Shawn Herrin | Nov 16, 2018 | 0
Civilian Medical: Part 1 – Introduction And Purpose Of This Series.
Over the past couple of years I’ve noticed a sharp increase in the popularity of small medical/trauma kits, media coverage of the contents, use, and procedures for immediate care (articles, You Tube), and classes that are offered to teach these subjects. The norm in the past was a basic first-aid/first responder course with CPR (cardiopulmonary resuscitation). Above that were the different EMT (Emergency Medical Technician) levels of care as well (BLS-basic life support, and ALS-advanced life support). Say you have a victim next to you with a sucking chest wound from a bullet, and they state they are having a hard time breathing. Now what? With the addition of modern techniques and equipment available to the civilian market (on-line or in-store purchase without a specific prescription or license/certification), and a need for a bridge between basic first-aid and EMTs given the increase of and types of violent occurrences, there are more programs available that don’t require a lot of time to attend. In these programs, the students will learn important life-saving techniques for critical life-threatening trauma such as but not limited to: GSWs (gunshot wounds) and stabbings/impalement. Most come with a non-EMT certification such as TCCC (Tactical Combat Casualty Care) which is an approximately 16 hour class given over the course of two days. Another term for this is CLS, or Combat Life Saver. While this type of program is not a BLS or ALS EMT certification, I believe it serves a positive purpose while waiting for higher trained personnel and equipment to arrive. The goal is to prevent immediate death by: exsanguination (severe blood loss) and other causes of oxygen depletion such as; airway issues or decreased lung capacity. Even if you are already a licensed EMT of the BLS or ALS levels, this type of training/certification is a great addition. However, keep in mind that your local/state EMS protocols may take precedence over the additional training and techniques taught in a TCCC class if you’re operating under an EMS service provider’s/company’s license. Be sure to clarify this issue, so that you are not operating beyond your scope of practice.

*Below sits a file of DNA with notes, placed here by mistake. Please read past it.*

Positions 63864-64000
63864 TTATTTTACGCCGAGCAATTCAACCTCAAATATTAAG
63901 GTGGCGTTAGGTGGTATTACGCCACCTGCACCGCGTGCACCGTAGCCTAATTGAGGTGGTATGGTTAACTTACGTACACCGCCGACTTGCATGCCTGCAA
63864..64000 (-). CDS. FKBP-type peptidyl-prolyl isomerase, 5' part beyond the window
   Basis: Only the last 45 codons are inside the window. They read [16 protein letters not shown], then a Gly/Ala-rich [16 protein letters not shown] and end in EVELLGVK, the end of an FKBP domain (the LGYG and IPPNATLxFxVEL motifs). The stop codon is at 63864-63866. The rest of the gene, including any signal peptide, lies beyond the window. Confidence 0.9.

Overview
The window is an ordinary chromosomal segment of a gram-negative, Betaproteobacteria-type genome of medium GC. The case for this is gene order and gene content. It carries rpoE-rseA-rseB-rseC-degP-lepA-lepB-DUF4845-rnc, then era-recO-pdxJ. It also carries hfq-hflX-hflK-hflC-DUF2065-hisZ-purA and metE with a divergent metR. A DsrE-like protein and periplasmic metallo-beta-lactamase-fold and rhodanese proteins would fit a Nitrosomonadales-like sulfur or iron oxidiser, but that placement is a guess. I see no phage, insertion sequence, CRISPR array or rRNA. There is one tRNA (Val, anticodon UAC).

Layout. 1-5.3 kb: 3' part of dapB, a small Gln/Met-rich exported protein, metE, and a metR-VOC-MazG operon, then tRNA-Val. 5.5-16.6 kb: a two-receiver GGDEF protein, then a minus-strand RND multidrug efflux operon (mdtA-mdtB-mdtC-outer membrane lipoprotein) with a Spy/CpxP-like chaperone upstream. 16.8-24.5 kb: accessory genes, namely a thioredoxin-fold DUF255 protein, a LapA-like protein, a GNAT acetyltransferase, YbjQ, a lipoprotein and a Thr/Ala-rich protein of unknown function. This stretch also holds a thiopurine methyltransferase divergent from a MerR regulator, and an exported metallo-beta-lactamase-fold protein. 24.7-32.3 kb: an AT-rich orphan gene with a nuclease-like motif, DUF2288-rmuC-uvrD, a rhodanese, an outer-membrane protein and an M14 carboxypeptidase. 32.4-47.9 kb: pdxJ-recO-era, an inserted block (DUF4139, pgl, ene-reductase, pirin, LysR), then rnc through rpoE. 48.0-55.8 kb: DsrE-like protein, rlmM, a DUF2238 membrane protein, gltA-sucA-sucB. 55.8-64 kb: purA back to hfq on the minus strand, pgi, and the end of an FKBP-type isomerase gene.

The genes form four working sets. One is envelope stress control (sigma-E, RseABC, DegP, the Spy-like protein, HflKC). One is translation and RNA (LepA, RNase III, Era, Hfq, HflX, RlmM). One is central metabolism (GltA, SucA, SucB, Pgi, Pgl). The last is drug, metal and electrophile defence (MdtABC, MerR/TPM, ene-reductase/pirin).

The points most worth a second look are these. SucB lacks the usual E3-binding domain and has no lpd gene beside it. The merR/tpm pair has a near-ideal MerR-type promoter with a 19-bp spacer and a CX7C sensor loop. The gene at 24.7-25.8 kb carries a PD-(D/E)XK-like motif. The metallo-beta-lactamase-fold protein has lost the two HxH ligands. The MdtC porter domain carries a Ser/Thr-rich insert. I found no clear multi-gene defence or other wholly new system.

So what’s the purpose of this series? My primary goal is to provide facts along with my opinions regarding; equipment, specific scenarios (that may be applicable to others as well), and what one may do to help. This series is in no way meant to be an instructional guide, nor to be used as a substitute for actual training provided by a competent/certified instructor. We Like Shooting, its writers, staff, and affiliates are not responsible for your decisions and/or actions. You the reader are responsible for your own actions, and for receiving the appropriate training by a competent/certified instructor. Never attempt an invasive procedure or treatment without professional training and evaluation. Good for reference, not for application. I also suggest that you treat any other articles or You Tube videos the same.
My secondary goal is to use the scenarios listed to engage the reader and to make them think regardless of training/certification or experience level. Safety? Treatment? What now? This will be an ongoing series, and am looking forward to it. I also want to include you, the reader. Have a scenario or situation you have questions about? How about questions on gear? Let me know!
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